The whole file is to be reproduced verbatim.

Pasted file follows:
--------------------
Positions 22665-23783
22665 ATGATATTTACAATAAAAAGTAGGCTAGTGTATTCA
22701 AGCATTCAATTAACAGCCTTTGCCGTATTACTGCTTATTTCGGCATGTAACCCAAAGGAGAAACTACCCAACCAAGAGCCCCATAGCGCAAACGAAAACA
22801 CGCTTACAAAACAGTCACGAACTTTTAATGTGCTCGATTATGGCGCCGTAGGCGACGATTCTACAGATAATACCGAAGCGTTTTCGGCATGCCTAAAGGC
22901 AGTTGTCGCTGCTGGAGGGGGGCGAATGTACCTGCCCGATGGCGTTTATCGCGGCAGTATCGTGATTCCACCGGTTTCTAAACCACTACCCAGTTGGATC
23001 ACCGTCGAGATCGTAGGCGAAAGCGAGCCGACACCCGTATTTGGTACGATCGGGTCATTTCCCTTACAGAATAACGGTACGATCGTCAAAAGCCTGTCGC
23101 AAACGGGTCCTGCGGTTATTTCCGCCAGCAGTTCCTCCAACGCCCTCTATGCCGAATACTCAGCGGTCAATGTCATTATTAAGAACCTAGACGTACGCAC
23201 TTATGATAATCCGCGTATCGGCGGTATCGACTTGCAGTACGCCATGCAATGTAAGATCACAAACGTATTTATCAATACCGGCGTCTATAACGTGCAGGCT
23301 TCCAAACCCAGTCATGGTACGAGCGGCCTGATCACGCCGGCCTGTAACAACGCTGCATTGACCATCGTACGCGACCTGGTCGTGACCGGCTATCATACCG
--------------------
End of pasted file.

Positions 22665-23783
22665 ATGATATTTACAATAAAAAGTAGGCTAGTGTATTCA
22701 AGCATTCAATTAACAGCCTTTGCCGTATTACTGCTTATTTCGGCATGTAACCCAAAGGAGAAACTACCCAACCAAGAGCCCCATAGCGCAAACGAAAACA
22801 CGCTTACAAAACAGTCACGAACTTTTAATGTGCTCGATTATGGCGCCGTAGGCGACGATTCTACAGATAATACCGAAGCGTTTTCGGCATGCCTAAAGGC
22901 AGTTGTCGCTGCTGGAGGGGGGCGAATGTACCTGCCCGATGGCGTTTATCGCGGCAGTATCGTGATTCCACCGGTTTCTAAACCACTACCCAGTTGGATC
23001 ACCGTCGAGATCGTAGGCGAAAGCGAGCCGACACCCGTATTTGGTACGATCGGGTCATTTCCCTTACAGAATAACGGTACGATCGTCAAAAGCCTGTCGC
23101 AAACGGGTCCTGCGGTTATTTCCGCCAGCAGTTCCTCCAACGCCCTCTATGCCGAATACTCAGCGGTCAATGTCATTATTAAGAACCTAGACGTACGCAC
23201 TTATGATAATCCGCGTATCGGCGGTATCGACTTGCAGTACGCCATGCAATGTAAGATCACAAACGTATTTATCAATACCGGCGTCTATAACGTGCAGGCT
23301 TCCAAACCCAGTCATGGTACGAGCGGCCTGATCACGCCGGCCTGTAACAACGCTGCATTGACCATCGTACGCGACCTGGTCGTGACCGGCTATCATACCG